What award did you receive from GMiS this year?

This year I will be receiving the 2023 HENAAC Luminary Award. The HENAAC Luminary Award recognizes the achievements of America’s top engineers and scientists from the Hispanic community. To know that all the challenging work I put in, my commitment to advocating STEM, and making the cross-country move from Miami, Florida to Palmdale, California to begin my journey at Lockheed Martin, the culmination is very gratifying.

How are you giving back to the STEM community?

I’ve been a consistent supporter and volunteer for Lockheed Martin’s Engineers in the Classroom (EITC) initiative. This year I visited a local elementary school for the first time ever and got to speak to a class of fifth graders. I spoke with the students about Lockheed Martin, STEM, and the engineering journey I took to get to where I am today. I then assigned the students an activity to create catapults with popsicle sticks to launch projectiles and determine which one went the furthest distance.

What are you hoping to take away from this year's GMiS event?

The connections I made with other Lockheed Martin professionals last year were very meaningful. I hope to reunite with all of them again at GMiS. I am also eager to meet with new Lockheed Martin professionals attending GMiS this year and make new connections!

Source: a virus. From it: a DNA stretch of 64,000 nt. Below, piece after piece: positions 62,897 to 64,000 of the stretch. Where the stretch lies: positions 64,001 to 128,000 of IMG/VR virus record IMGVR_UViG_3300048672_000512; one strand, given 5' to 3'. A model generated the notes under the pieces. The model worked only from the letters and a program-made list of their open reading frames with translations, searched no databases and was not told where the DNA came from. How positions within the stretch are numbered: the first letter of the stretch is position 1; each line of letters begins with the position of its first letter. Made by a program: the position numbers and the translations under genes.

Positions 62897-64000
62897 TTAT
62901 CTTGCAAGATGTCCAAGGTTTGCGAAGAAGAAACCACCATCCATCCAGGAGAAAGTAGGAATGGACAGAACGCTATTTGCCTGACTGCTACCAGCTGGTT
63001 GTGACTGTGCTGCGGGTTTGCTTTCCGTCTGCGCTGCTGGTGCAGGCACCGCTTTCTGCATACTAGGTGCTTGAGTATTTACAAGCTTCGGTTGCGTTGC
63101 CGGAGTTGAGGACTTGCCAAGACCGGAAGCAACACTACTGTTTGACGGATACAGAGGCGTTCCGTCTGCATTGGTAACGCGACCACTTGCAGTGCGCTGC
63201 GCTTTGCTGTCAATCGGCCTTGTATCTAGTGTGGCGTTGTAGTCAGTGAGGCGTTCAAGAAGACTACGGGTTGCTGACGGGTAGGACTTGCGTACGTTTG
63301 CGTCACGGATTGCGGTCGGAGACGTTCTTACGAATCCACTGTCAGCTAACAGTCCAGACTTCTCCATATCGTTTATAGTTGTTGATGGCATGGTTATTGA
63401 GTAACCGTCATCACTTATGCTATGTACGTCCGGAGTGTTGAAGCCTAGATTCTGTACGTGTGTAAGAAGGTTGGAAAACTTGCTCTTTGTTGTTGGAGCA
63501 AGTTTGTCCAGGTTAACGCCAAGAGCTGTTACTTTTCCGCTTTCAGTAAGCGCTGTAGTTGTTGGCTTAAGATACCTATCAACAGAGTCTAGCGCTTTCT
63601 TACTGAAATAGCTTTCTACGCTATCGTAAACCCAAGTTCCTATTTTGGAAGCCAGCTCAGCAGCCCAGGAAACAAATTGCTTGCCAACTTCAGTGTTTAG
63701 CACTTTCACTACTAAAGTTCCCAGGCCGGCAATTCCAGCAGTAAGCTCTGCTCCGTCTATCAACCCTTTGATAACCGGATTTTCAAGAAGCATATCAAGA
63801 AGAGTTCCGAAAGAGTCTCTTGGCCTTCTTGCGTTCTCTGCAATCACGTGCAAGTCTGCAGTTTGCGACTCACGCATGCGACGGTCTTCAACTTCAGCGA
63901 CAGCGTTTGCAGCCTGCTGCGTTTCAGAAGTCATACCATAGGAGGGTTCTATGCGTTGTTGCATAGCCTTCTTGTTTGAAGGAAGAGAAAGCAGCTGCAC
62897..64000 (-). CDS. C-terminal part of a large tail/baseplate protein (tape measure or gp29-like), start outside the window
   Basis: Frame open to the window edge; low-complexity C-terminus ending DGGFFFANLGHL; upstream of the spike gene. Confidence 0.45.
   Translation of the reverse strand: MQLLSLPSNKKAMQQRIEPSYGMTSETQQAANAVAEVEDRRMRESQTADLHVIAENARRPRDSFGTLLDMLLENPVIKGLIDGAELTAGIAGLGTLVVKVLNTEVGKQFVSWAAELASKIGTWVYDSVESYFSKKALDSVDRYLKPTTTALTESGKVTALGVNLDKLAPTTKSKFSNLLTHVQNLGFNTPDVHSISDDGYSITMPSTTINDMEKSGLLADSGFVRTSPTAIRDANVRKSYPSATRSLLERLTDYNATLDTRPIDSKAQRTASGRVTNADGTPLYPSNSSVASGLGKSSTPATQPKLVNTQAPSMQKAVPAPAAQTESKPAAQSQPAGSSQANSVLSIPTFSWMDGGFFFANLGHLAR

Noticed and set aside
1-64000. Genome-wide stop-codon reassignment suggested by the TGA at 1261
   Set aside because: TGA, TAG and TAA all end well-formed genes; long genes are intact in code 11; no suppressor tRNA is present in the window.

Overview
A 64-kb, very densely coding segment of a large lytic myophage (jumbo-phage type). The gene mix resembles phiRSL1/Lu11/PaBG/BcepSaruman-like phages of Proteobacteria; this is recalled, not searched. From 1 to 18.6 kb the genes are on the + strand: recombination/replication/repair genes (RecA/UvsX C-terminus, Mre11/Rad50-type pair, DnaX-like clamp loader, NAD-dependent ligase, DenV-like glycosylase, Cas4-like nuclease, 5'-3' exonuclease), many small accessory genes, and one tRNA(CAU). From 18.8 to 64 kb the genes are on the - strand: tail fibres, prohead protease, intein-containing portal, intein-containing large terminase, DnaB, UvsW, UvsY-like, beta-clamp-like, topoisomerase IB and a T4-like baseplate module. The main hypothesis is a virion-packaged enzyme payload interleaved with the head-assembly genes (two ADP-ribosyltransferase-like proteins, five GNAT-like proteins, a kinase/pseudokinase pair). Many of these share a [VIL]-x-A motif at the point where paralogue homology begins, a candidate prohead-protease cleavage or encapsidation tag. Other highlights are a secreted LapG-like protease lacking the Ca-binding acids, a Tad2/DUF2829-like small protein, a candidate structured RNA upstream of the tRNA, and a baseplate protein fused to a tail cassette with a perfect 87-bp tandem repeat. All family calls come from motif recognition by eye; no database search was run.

POV from one of our interview booths.
Working at Lockheed Martin has allowed me be involved in so many meetings where I enhanced my communication skills. I also achieved multiple travel assignments to different Lockheed Martin locations and conferences like GMiS. This has given me the privilege to work directly with customers, interact with subject matter experts, and increase my professional network.
Meet and Great
Getting to know the next generation of STEM talent.


What inspired you to get involved with recruiting at this year’s GMiS event?

Last year my presence at our career fair booth ended up being critical as I became the primary subject matter expert for students looking to learn more about our Aeronautics business area, working in Palmdale, California, and cyber security. It would be a dream if I could give a student attending GMiS the opportunity to join Lockheed Martin full-time.

What piece of advice would you give to someone who is planning to visit the Lockheed Martin booth at the career fair this year?

Have your elevator pitch ready (your name, academic year, major, career interest, and projects involved) to discuss with our recruiters. Don’t be discouraged if the line is long, patience is key, your opportunity will arrive. Finally, be your authentic self when answering the question: “Tell me about yourself.” 

Are you a talented professional with a passion for innovation? Join us at an upcoming career fair like GMiS, BEYA or SWE. Learn more at the links below.

Get to know more about us by meeting our team in person at our next in-person recruitment event.